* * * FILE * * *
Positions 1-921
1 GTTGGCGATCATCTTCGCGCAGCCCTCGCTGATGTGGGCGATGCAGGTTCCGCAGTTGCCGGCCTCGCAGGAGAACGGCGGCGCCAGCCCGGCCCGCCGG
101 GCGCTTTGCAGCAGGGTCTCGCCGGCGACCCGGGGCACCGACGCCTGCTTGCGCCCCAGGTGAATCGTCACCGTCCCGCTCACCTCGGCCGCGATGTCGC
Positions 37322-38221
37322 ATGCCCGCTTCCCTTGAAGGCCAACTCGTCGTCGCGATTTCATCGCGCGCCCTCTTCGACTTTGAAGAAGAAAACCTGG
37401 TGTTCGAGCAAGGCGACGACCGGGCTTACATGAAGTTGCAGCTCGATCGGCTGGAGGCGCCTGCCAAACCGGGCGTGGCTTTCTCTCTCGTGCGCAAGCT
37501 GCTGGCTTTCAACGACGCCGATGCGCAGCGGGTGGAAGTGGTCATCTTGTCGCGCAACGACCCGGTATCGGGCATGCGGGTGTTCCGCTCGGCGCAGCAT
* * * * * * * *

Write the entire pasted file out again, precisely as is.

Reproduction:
Positions 1-921
1 GTTGGCGATCATCTTCGCGCAGCCCTCGCTGATGTGGGCGATGCAGGTTCCGCAGTTGCCGGCCTCGCAGGAGAACGGCGGCGCCAGCCCGGCCCGCCGG
101 GCGCTTTGCAGCAGGGTCTCGCCGGCGACCCGGGGCACCGACGCCTGCTTGCGCCCCAGGTGAATCGTCACCGTCCCGCTCACCTCGGCCGCGATGTCGC
Positions 37322-38221
37322 ATGCCCGCTTCCCTTGAAGGCCAACTCGTCGTCGCGATTTCATCGCGCGCCCTCTTCGACTTTGAAGAAGAAAACCTGG
37401 TGTTCGAGCAAGGCGACGACCGGGCTTACATGAAGTTGCAGCTCGATCGGCTGGAGGCGCCTGCCAAACCGGGCGTGGCTTTCTCTCTCGTGCGCAAGCT
37501 GCTGGCTTTCAACGACGCCGATGCGCAGCGGGTGGAAGTGGTCATCTTGTCGCGCAACGACCCGGTATCGGGCATGCGGGTGTTCCGCTCGGCGCAGCAT